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SCHNEBLE V. FLORIDA, 405 U. S. 427 (1972)
U.S. Supreme Court
Schneble v. Florida, 405 U.S. 427 (1972)
Schneble v. Florida
Argued January 17-18, 1972
Decided March 21, 1972
405 U.S. 427
Petitioner was found guilty of murder following a jury trial in which police officers testified as to the detailed confession that he had given to them and in which one officer related a statement made to him by petitioner's codefendant, who did not testify, which tended to undermine petitioner's initial (but later abandoned) version and to corroborate certain details of petitioner's confession. The Supreme Court of Florida affirmed. Petitioner claims that the admission into evidence of his codefendant' statement deprived him of his right to confrontation in violation of Bruton v. United States, 391 U. S. 123.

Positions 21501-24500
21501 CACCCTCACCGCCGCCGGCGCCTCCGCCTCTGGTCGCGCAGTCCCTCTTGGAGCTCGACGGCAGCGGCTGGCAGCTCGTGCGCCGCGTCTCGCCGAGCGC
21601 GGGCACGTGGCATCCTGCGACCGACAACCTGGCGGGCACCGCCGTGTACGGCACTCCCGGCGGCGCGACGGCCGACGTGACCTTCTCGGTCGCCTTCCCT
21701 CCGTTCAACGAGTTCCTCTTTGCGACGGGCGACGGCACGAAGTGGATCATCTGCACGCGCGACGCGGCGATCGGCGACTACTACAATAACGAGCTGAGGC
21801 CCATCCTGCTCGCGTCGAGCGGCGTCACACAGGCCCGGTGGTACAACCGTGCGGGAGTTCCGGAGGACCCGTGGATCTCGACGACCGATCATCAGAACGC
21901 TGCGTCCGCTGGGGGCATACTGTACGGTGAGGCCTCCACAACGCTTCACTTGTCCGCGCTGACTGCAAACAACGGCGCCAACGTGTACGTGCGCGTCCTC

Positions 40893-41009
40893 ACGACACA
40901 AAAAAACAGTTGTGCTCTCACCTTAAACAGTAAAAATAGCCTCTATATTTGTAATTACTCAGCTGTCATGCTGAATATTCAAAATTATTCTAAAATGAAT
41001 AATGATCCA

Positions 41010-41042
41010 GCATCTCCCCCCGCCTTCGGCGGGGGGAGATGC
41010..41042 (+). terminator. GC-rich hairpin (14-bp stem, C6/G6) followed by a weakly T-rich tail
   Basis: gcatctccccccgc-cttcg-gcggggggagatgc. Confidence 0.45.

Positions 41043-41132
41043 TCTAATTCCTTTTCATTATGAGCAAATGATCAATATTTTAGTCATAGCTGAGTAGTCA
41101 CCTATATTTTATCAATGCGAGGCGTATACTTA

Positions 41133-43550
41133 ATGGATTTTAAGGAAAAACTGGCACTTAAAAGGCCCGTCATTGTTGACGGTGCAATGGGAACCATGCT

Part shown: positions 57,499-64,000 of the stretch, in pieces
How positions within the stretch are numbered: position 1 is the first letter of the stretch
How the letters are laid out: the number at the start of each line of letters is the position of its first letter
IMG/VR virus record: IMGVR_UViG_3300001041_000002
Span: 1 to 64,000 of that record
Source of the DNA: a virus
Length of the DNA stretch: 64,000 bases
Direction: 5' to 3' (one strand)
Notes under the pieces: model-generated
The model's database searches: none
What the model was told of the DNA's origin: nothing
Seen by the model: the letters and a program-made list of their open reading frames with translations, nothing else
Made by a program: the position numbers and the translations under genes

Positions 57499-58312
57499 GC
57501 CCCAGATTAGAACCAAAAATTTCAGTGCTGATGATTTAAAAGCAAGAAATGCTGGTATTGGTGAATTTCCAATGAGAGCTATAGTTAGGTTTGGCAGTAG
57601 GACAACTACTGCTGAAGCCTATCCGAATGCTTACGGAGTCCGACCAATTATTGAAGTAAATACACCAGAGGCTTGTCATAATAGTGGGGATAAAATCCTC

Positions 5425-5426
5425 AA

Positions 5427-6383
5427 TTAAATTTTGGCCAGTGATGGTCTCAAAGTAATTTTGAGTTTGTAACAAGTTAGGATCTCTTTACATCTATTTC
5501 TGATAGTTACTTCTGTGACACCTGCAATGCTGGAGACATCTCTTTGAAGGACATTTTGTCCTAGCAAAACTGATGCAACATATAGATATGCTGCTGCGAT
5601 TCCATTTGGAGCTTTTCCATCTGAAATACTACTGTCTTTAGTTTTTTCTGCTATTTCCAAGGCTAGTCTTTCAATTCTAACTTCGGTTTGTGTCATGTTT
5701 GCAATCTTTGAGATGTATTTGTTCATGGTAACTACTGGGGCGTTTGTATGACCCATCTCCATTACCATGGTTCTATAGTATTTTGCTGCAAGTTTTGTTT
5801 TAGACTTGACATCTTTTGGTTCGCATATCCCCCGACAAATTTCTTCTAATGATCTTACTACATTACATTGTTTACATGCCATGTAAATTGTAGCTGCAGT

Held: Any violation of Bruton that might have occurred was harmless beyond a reasonable doubt in view of the overwhelming evidence of petitioner's guilt as manifested by his confession, which completely comported with the objective evidence, and the comparatively insignificant effect of the codefendant's admission. Pp. 405 U. S. 429-432.
215 So.2d 611, affirmed.
REHNQUIST, J., delivered the opinion of the Court, in which BURGER, C.J., and STEWART, WHITE, BLACKMUN, and POWELL, JJ., joined. MARSHALL, J., filed a dissenting opinion in which DOUGLAS and BRENNAN, JJ., joined, post, p. 405 U. S. 432.
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